"At the conclusion of the meeting, the gedolim were presented with the name of a contributor from the United States who had, only two days earlier, donated $18,000 to Kupat Ha'ir. The man, who was facing a trial for tax evasion to the tune of millions of dollars, had requested that the rabbanim, shlit"a, pray for him.Some more comments on Kupat Ha'ir's brochures can be found here, here, and here.
The gedolim took the sheet of paper and began praying for his success.
Two days before Rosh Chodesh Ellul ..... the United States government decided to drop the charges against him. ..... "It is clearly yad Hashem" the man cried out. He contributed an additional $3,600 in gratitude to Hashem for his rescue. In this case, it was clearly evident that a tzaddik's prayer makes an impression in Shamayim."
On the subject of fundraising...
In a recent post, I responded to a question from a reader as to my thoughts on the Oorah CD. (You can see the album cover and listen to the songs (with video) here.) I wrote:
I've been meaning to write about the broader issue of using artists to promote tzedakah, or should I say, using tzedakah to promote artists. I'll try to get to it soon. In short, there is a tension between using one's talents for mitzvos, which is clearly a good thing, and taking advantage of a mitzvah to promote a personal agenda. The dividing line isn't always clear. This CD can serve as a good illustration of the positive and negative sides of this issue.People should use their strengths for the good, so a singer using music to help raise funds is definitely a positive. Or is it? In this case, Oorah featured five singers' tracks on a CD that was enclosed in a shrinkwrapped packet together with the brochure for their Chinese auction fundraiser. The cover of the CD sleeve (and the CD itself) feature pictures of four of the five singers; Yisroel Williger, Yaakov Shwekey, Shloime Daskal, and Mordechai Ben David. Curiously, Shloime Dachs was omitted. The idea seems to have been to attract interest in the auction booklet by using the CD as an incentive.
On the plus side of the equation, the singers volunteered their time (I assume it was volunteered) to raise awareness of a fundraiser for this Tzedakah. Whether it was a justified expense by Oorah, whether it worked at all, or whether it was a worthwhile project are separate questions, but from this perspective, this was an admirable move by the singers. Any entertainer who donates services to a charity for no remuneration is admirable, in my view.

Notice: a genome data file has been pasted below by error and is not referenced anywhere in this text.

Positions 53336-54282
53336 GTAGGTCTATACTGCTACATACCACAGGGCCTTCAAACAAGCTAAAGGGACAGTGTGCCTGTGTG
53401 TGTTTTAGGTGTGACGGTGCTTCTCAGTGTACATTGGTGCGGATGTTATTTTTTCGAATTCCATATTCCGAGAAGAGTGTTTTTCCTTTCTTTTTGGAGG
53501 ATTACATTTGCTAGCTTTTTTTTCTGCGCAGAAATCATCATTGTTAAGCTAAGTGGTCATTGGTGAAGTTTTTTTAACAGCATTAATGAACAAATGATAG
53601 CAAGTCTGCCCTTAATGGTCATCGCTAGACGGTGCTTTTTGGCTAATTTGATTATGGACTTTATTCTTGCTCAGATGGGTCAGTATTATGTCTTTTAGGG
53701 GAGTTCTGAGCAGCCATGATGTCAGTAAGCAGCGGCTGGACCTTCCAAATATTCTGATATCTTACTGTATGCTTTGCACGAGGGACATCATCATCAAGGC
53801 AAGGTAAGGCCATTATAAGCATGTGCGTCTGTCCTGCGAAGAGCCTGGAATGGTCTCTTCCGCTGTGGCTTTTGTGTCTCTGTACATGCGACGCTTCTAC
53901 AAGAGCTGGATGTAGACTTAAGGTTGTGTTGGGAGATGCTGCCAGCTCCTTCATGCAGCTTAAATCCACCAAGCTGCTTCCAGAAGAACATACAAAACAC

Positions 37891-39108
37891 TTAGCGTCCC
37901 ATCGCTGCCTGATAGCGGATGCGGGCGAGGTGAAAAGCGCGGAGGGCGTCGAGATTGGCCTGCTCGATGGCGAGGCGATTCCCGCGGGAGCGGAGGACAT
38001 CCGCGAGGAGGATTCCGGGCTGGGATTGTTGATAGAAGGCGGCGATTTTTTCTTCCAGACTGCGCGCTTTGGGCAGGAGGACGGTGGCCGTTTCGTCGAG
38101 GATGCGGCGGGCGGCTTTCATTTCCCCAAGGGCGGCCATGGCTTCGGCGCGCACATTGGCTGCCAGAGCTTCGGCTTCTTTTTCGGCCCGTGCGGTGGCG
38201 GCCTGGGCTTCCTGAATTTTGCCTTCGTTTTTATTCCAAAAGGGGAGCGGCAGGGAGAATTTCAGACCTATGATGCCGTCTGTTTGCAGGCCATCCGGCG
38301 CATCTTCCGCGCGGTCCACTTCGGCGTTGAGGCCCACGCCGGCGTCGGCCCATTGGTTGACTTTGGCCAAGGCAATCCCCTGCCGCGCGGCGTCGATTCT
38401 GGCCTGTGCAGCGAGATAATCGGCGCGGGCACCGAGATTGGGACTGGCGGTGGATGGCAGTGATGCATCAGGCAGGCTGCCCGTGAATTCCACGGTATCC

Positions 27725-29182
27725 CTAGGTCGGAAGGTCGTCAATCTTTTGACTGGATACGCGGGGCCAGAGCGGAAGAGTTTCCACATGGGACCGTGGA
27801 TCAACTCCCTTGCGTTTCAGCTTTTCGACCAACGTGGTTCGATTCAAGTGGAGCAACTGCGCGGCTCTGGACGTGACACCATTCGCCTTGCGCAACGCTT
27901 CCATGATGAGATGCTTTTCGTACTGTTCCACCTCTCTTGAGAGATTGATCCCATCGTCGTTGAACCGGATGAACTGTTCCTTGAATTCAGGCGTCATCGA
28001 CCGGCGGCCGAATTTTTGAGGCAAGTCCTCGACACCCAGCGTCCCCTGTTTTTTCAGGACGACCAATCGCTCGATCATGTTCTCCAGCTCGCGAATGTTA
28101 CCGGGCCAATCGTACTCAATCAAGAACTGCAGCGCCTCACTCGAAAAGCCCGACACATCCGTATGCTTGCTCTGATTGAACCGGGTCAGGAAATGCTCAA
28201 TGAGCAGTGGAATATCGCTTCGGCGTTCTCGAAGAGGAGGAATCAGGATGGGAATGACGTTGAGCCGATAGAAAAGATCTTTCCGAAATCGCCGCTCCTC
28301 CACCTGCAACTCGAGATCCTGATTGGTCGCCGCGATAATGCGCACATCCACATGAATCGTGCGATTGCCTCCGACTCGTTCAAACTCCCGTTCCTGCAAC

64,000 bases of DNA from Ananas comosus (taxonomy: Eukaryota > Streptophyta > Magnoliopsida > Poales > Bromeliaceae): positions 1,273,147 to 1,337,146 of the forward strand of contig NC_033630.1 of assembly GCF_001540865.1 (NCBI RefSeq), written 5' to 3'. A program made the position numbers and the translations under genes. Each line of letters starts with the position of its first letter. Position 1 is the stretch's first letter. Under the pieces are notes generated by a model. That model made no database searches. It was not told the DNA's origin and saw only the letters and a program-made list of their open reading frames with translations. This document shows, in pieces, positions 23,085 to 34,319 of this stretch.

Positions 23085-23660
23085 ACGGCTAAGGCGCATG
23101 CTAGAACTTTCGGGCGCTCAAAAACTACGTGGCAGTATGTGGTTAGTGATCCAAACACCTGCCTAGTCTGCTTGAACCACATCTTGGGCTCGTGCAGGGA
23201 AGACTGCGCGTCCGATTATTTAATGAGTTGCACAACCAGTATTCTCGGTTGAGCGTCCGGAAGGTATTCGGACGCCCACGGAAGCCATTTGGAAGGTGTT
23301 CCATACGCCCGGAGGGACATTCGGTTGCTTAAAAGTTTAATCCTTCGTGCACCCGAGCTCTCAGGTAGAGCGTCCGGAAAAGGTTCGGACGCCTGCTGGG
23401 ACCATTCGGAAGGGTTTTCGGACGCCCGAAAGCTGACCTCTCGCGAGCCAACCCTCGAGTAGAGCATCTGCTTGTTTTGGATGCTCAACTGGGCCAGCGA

To my mind, an important question is whether Oorah should be involved in promoting any entertainers at all. In this case, Oorah is clearly trading on the singers' name recognition, and in exchange has invested greatly in promoting them, even going so far as to find material for some of them and to pay for having the music arranged and performed. In fact, I'd wager that more copies of this CD were pressed than of some of these artists' recent albums. So, at this point, IMO these singers have been remunerated quite handsomely by Oorah's heavily marketing them to the community. This is far more exposure than they'd have gotten simply by donating their services as a prize to a Chinese auction or the like. (Something that Oorah and others have offered in the past.) Oorah is delivering their business card, one that would cost them at least $1 apiece to produce on their own (not counting studio and music production costs), to many potential clients. That's thousands of dollars worth of benefits. Now, there might not be anything wrong with a straight up business arrangement, but this kind of quid pro quo doesn't feel right.
Please don't take my word for this. Take a look at the cover art and at the credits on the videos. It's quite clear. Factoring in the widespread distribution of these CD's and videos, these artists got quite a sweetheart deal for a few hours' work.
Now, this episode by itself might not be enough of an issue, but there have been other clear-cut cases of exploitation whereby singers used a tzedakah for personal gain. A few that come to mind are a past HASC concert at which one "name" singer was paid $50,000 for his appearance, and a CD (Gideon Levine's "The Best of the Best vol.2") that was ostensibly released to benefit the "Child Life Society", but according to CY magazine only donated $1 from the sale of each CD to the organization.
It's clear that there's a line, but where is it? In my opinion, if it's a case where the singer isn't directly rewarded, or if it's a case of zeh neheneh, v'zeh lo chaser, where both sides clearly benefit and neither one is being used, then I think participation by artists is appropriate. For example, many artists volunteer their services to organizations, to sing at fundraisers or as an auction prize to be auctioned off to benefit the charity. In those cases, I think it's fair for the Tzedakah to acknowledge their participation by mentioning it (in an appropriate manner) in their ad for the event, a dinner journal, or the like.
If it's a case where the benefits to the artist far outweigh the benefit to the charity, though, then I think the promotion really needs to be rethought because it makes the artists and the organization look bad. In this case, I'd think that Oorah's board should take a close look at this method of promotion. It doesn't make the organization look good and it may make the singers look like they're exploiting the situation. Even when they're not.